A Nord Stream pipeline operator stands on October 8, 2012 on a platform overlooking the diagnostic cleaning plant before the opening ceremony of the North Stream second gas link in Portovaya bay, some 60 kms (37 miles), from the town of Vyborg in northwestern Russia. The Nord Stream pipeline consortium on October 8 launched a second gas link between Russia and its main European consumers, doubling its capacity to 55 billion cubic meters per year. AFP PHOTO/OLGA MALTSEVA (Photo credit should read OLGA MALTSEVA/AFP/GettyImages)
A worker on the Nord Stream pipeline between Russia and Germany via the Baltic © AFP

A controversial German pipeline deal with Russia has attracted a new adversary in Matteo Renzi, the Italian prime minister, whose frustration with the project is complicating efforts to extend the EU’s economic sanctions against the Kremlin.

Mr Renzi last week blocked an effort to roll over the measures against Russia for another six months amid irritation at Germany’s insistence on moving forward with the pipeline, which largely follows the same path as the original Nord Stream pipeline, and its refusal to allow Brussels to review the project, known as Nord Stream 2.

Mr Renzi’s resentment over Germany’s championing of the plan has risen to such a level that his team has informed aides to Donald Tusk, the European Council president, that he wants to discuss the issue at Thursday’s EU summit, according to two senior EU officials.

The Italians believe Nord Stream 2, backed by senior members of German chancellor Angela Merkel’s government, runs contrary to the spirit of the sanctions campaign against Russia and amounts to a powerful Germany putting its economic needs ahead of the bloc’s collective diplomacy.

“We are strong on sanctions, but on the other hand a number of countries, or companies, are able to double [the size of] Nord Stream,” one Italian official said.

The $11bn Nord Stream 2 project, which Russian gas monopoly Gazprom announced in September with a consortium of five European companies, would connect Germany and Russia through the Baltic Sea, bypassing the three Baltic countries as well as Poland.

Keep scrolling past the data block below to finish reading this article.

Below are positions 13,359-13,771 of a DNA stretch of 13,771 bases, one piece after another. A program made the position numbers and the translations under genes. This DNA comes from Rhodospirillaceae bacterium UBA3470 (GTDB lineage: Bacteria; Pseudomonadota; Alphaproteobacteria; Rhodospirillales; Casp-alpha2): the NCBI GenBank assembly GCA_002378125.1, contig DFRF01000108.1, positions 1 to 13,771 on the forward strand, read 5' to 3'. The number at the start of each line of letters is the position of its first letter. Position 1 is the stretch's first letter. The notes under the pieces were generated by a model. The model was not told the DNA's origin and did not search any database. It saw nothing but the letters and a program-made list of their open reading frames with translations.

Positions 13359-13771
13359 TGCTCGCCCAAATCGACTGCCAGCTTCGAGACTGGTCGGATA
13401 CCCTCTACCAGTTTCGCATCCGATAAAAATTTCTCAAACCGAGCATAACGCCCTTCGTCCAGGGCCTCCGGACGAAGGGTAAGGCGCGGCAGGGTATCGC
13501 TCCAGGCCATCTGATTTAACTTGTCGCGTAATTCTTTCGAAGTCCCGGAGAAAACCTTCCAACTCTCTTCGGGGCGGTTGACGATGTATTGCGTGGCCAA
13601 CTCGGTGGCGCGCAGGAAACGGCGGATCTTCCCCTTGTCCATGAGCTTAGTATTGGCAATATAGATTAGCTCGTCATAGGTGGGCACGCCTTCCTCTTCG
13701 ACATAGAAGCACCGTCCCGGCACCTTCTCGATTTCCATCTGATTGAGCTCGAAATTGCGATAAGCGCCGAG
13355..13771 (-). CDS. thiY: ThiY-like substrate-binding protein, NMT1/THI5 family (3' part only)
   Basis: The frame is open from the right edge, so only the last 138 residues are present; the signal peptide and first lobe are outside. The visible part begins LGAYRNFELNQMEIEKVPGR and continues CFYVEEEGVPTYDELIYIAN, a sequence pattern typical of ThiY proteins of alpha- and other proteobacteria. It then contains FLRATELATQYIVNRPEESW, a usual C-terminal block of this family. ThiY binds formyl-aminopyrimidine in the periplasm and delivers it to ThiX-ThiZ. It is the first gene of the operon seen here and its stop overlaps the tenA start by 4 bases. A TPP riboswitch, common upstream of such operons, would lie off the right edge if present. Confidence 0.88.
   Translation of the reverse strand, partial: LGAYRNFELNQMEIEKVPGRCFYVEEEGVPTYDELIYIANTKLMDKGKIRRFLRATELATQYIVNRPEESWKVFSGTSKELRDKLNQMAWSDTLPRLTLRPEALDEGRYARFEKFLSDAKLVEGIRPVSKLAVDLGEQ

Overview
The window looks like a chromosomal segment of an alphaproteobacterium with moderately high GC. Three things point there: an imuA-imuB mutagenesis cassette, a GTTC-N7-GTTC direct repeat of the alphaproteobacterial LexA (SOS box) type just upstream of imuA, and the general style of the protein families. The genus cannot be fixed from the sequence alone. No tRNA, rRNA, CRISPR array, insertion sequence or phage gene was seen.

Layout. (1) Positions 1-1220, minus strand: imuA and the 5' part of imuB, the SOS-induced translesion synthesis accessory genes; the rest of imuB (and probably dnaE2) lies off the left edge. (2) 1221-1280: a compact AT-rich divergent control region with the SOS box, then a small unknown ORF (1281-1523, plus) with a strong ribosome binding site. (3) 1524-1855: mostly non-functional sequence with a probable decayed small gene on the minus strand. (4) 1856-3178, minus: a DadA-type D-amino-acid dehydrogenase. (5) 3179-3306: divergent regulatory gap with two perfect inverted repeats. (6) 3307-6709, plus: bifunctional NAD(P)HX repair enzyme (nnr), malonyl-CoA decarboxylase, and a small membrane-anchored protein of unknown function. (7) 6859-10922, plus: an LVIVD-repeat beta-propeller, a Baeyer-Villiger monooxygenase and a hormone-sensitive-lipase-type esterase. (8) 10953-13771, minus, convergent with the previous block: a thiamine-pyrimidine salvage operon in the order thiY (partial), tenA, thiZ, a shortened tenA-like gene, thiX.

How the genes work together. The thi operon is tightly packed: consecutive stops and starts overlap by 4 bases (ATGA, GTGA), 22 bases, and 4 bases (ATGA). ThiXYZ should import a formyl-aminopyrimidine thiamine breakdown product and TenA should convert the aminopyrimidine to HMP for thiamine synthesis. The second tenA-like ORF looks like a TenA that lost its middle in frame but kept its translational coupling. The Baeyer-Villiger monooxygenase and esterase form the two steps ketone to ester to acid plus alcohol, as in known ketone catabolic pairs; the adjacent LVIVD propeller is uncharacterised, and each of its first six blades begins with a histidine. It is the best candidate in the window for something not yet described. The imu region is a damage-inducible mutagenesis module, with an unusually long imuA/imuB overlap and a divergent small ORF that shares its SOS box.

It has risen up the EU agenda in recent weeks after the Obama administration joined an increasingly vocal group of central and eastern European countries in objecting to the plan.

The original Nord Stream pipeline has long been seen as a geopolitical betrayal by many of the EU’s ex-Communist, eastern member states — especially after Gerhard Schröder, the German chancellor who advocated the pipeline, joined Nord Stream’s board after leaving office.

Critics of the new project argue that the existing Nord Stream pipeline can only operate at 50 per cent capacity because it violates EU competition regulations, obviating any commercial need for doubling its size. Instead, they believe the project is part of a Russian strategy to build pipelines that bypass Ukraine, which would diminish the war-torn country’s strategic importance.

Map: Nord Stream pipeline

Berlin has so far resisted the pressure to block the plan by insisting it is a commercial deal without government involvement or advocacy.

But a Poland-led group of easterners has also been pushing for a debate at Thursday’s summit, raising the prospect of southern and eastern countries ganging up on Germany.

Despite their discontent, EU officials said they still expected sanctions against Russia to be extended after the discussion at the summit — a decision that would be based on Moscow’s failure to fully adhere to the terms of a ceasefire agreement seeking to end the conflict in eastern Ukraine.

In his letter on Tuesday to EU leaders inviting them to the summit, Mr Tusk said he had asked EU ambassadors to pass the measure on Friday, after the summit concludes.

Italy has often been among the strongest advocates for resuming normal commercial relations with Moscow; it is the second largest EU trader with Russia.

But Rome remains angry at Brussels’ decision to kill South Stream, another Gazprom pipeline project that was to bring Russian gas to Europe through Italy.

Italian oil group Eni was a major investor in South Stream, but Moscow cancelled the project last year after the European Commission repeatedly questioned construction contracts struck within EU transit countries, such as Bulgaria. Since the cancellation of South Stream, the Kremlin has attempted to reroute the pipeline through Turkey — but TurkStream became the victim of recent Russo-Turkish tensions over the downing of a Russian fighter over Turkish airspace.

Despite the EU’s role in killing South Stream, German leaders have publicly insisted Brussels has no authority over the Nord Stream 2 project since it will be built through international waters.

Miguel Arias Cañete, the EU’s energy commissioner, has said EU law gives Brussels the right to approve the pipeline and suggested it could undermine EU policies aimed at diversifying energy supplies away from Russia.

But officials said German allies within the European Commission have challenged whether Brussels can issue the final legal go-ahead.

Additional reporting by Alex Barker in Brussels and Henry Foy in Warsaw

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